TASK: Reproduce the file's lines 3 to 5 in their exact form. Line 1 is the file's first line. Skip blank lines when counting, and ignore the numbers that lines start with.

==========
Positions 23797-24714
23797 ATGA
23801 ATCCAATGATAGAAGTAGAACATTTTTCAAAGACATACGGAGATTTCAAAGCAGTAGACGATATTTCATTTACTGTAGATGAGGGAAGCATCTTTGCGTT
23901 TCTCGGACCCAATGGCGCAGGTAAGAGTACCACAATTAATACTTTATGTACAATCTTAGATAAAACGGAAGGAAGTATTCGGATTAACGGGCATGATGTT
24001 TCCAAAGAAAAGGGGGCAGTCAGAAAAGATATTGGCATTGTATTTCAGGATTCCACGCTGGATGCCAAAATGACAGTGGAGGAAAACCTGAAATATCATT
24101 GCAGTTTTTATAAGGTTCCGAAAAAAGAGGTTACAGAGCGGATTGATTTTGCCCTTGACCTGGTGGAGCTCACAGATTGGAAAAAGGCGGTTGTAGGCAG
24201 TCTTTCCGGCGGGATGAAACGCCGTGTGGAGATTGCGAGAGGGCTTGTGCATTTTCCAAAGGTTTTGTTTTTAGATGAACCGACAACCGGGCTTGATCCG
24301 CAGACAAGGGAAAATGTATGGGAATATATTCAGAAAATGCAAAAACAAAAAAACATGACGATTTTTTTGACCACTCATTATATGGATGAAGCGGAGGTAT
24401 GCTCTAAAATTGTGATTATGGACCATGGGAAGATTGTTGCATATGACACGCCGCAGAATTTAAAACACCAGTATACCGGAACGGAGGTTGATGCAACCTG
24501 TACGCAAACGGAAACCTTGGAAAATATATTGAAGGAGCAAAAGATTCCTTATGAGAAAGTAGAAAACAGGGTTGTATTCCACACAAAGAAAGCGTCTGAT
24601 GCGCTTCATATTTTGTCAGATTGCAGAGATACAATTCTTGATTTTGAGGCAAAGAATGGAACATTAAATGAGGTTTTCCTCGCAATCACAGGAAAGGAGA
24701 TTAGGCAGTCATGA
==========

23801 ATCCAATGATAGAAGTAGAACATTTTTCAAAGACATACGGAGATTTCAAAGCAGTAGACGATATTTCATTTACTGTAGATGAGGGAAGCATCTTTGCGTT
23901 TCTCGGACCCAATGGCGCAGGTAAGAGTACCACAATTAATACTTTATGTACAATCTTAGATAAAACGGAAGGAAGTATTCGGATTAACGGGCATGATGTT
24001 TCCAAAGAAAAGGGGGCAGTCAGAAAAGATATTGGCATTGTATTTCAGGATTCCACGCTGGATGCCAAAATGACAGTGGAGGAAAACCTGAAATATCATT